Morning Brief: Pressing the ‘reiniciar’ button
Top Story Millions of Latin Americans may be falling into poverty this year as a result of the financial crisis, but it was politics, not economics, that dominated the stage at this weekend’s Summit of the Americas in Trinidad and Tobago, with two friendly meetings between Hugo Chavez and Barack Obama stealing the spotlight. Obama ...
Millions of Latin Americans may be falling into poverty this year as a result of the financial crisis, but it was politics, not economics, that dominated the stage at this weekend’s Summit of the Americas in Trinidad and Tobago, with two friendly meetings between Hugo Chavez and Barack Obama stealing the spotlight.
Obama is defending his cordial treatment of the Venezuelan leader from critics in the U.S., though the exchange seems to have gone over well with other Latin American leaders. Chavez also approached Secretary of State Hillary Clinton about the possibility of returning ambassadors to their posts in Caracas and Washington.
Obama finished the summit with a news conference in which he called for U.S. relations with Latin America to address areas other than drug interdiction. “If our only interaction is military, then we may not be developing the connections that can, over time, increase our influence,” he said.
Obama acknowledged that the U.S. embargo on Cuba has not been effective at bringing democracy to that country, though economic advisor Larry Summers cautioned that an end to the embargo is “way down the road.”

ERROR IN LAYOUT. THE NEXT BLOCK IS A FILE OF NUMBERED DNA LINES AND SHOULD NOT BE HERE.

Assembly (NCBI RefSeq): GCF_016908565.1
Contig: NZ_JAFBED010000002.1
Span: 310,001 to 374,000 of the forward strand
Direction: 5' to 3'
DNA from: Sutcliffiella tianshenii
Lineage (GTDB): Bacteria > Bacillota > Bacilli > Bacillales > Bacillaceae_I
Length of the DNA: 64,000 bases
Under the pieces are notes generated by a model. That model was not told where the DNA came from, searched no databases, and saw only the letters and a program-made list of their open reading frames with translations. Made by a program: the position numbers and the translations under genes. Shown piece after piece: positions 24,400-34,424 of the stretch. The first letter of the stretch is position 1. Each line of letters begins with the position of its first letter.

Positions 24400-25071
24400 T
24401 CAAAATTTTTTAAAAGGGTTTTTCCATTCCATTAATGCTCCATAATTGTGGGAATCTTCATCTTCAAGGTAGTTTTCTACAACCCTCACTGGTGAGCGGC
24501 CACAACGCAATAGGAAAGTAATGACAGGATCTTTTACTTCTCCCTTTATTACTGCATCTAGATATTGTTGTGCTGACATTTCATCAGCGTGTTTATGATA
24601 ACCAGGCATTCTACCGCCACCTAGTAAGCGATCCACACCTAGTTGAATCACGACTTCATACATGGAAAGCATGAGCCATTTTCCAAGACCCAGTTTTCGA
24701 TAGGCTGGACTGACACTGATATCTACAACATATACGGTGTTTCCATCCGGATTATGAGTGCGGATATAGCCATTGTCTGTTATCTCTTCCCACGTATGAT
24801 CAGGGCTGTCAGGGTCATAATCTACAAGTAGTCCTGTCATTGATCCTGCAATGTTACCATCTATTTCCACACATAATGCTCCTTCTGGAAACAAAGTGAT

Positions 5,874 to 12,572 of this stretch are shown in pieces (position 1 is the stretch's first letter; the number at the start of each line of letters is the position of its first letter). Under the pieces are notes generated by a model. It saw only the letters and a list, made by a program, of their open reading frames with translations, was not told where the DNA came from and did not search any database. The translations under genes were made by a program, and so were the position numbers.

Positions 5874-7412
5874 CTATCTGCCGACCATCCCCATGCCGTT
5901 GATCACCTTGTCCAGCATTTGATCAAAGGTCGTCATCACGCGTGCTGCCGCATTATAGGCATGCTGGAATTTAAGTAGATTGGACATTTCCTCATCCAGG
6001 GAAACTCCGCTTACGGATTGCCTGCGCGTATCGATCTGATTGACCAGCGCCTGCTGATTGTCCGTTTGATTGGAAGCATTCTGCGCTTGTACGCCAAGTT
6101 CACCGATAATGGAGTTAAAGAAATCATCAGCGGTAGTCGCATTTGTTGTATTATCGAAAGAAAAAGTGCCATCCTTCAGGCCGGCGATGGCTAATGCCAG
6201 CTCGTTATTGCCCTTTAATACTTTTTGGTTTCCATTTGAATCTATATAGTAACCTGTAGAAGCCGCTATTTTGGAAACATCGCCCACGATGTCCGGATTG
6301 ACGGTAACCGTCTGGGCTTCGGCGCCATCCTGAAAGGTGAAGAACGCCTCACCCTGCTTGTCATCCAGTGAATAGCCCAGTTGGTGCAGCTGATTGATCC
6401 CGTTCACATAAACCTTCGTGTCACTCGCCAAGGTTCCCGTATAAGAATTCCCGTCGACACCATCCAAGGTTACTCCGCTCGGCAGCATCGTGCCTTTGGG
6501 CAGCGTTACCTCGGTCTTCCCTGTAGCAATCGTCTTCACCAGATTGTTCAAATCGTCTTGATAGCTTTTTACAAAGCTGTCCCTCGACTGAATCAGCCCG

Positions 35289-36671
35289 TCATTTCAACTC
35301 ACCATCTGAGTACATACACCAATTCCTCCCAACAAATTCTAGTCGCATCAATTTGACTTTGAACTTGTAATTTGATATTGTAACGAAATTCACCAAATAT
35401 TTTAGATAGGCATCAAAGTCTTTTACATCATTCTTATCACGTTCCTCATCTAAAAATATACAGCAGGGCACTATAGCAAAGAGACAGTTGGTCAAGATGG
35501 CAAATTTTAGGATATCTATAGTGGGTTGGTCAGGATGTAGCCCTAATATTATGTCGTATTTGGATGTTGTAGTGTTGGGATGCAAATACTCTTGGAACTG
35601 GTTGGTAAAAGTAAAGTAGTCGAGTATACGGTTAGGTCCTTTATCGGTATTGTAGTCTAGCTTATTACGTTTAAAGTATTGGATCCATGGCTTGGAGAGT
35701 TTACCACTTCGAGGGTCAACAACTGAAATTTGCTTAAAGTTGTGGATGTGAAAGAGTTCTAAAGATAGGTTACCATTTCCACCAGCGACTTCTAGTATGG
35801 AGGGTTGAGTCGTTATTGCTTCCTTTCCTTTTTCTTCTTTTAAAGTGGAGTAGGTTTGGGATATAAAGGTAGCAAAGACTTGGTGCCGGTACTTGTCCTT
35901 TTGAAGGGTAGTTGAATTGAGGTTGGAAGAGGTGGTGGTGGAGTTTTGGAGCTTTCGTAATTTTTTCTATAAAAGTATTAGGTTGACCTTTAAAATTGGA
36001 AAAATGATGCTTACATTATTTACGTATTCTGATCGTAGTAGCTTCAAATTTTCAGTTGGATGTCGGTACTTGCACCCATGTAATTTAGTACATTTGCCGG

The New York Times reports that al Qaeda leader Khalid Sheikh Mohammed was waterboarded 183 times in March 2003.
Bank of America beat analysts’ expectations by tripling profits in the first three months of 2009.
Mexican authorities foiled an attempt by gunmen to free drug cartel leaders from custody, though eight police officers were killed in the attack.
Iranian-American journalist Roxana Saberi is appealing her conviction after being sentenced to eight years in prison for espionage.
Iraq’s parliament has chosen a new speaker after weeks of sectarian infighting.
A suicide bomber attacked a U.S. military delegation in Iraq, injuring eight soldiers.
Sri Lanka has given the Tamil Tiger rebels a 24-hour ultimatum to surrender or face a final assault aimed at crushing the insurgency.
Government officials from North and South Korea plan to meet for the first time in a year tomorrow to attempt to defuse recent tensions.
Pakistanis are furious at a decision by the International Cricket Council to take away the country’s hosting of the 2011 Cricket World Cup due to security concerns.
A UN anti-racism conference began in Geneva. Israel, the U.S. and several other countries are boycotting the event to protest an address by Iranian President Mahmoud Ahmadinejad.
The suspected leader of Basque separatist group ETA was arrested in France.
The European Commission is investigating seven European airlines for anti-competitive cooperation.
Former South African president Nelson Mandela appeared at a rally for African National Congress leader Jacob Zuma, giving a political boost to the likely future president.
Gunmen in Mogadishu, Somalia are demanding a $1 million ransom for the release of three kidnapped foreign aid workers.
Ousted Madagascarian leader Marc Ravalomanana claims he is still president and may be planning a return to the country.
JIM WATSON/AFP/Getty Images
Joshua Keating is a former associate editor at Foreign Policy. Twitter: @joshuakeating
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